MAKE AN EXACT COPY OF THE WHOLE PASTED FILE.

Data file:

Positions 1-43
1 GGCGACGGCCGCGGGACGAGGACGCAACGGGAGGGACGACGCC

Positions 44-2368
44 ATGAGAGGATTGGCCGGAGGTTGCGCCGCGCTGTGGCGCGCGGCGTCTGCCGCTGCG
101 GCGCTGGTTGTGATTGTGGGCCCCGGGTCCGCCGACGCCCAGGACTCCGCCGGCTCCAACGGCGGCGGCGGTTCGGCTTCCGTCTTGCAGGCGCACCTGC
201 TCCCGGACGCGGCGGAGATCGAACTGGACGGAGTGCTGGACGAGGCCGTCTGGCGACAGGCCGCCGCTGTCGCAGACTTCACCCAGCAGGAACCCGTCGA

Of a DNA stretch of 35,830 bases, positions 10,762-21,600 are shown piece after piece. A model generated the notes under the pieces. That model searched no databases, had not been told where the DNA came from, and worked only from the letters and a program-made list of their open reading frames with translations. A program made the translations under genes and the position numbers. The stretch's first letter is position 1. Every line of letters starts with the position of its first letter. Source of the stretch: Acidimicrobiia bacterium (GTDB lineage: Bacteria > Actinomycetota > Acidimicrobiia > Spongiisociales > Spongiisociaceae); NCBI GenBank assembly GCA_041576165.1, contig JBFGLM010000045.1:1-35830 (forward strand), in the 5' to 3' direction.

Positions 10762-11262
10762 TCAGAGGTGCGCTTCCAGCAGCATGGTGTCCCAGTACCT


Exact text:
Positions 1-43
1 GGCGACGGCCGCGGGACGAGGACGCAACGGGAGGGACGACGCC

Positions 44-2368
44 ATGAGAGGATTGGCCGGAGGTTGCGCCGCGCTGTGGCGCGCGGCGTCTGCCGCTGCG
101 GCGCTGGTTGTGATTGTGGGCCCCGGGTCCGCCGACGCCCAGGACTCCGCCGGCTCCAACGGCGGCGGCGGTTCGGCTTCCGTCTTGCAGGCGCACCTGC
201 TCCCGGACGCGGCGGAGATCGAACTGGACGGAGTGCTGGACGAGGCCGTCTGGCGACAGGCCGCCGCTGTCGCAGACTTCACCCAGCAGGAACCCGTCGA

Of a DNA stretch of 35,830 bases, positions 10,762-21,600 are shown piece after piece. A model generated the notes under the pieces. That model searched no databases, had not been told where the DNA came from, and worked only from the letters and a program-made list of their open reading frames with translations. A program made the translations under genes and the position numbers. The stretch's first letter is position 1. Every line of letters starts with the position of its first letter. Source of the stretch: Acidimicrobiia bacterium (GTDB lineage: Bacteria > Actinomycetota > Acidimicrobiia > Spongiisociales > Spongiisociaceae); NCBI GenBank assembly GCA_041576165.1, contig JBFGLM010000045.1:1-35830 (forward strand), in the 5' to 3' direction.

Positions 10762-11262
10762 TCAGAGGTGCGCTTCCAGCAGCATGGTGTCCCAGTACCT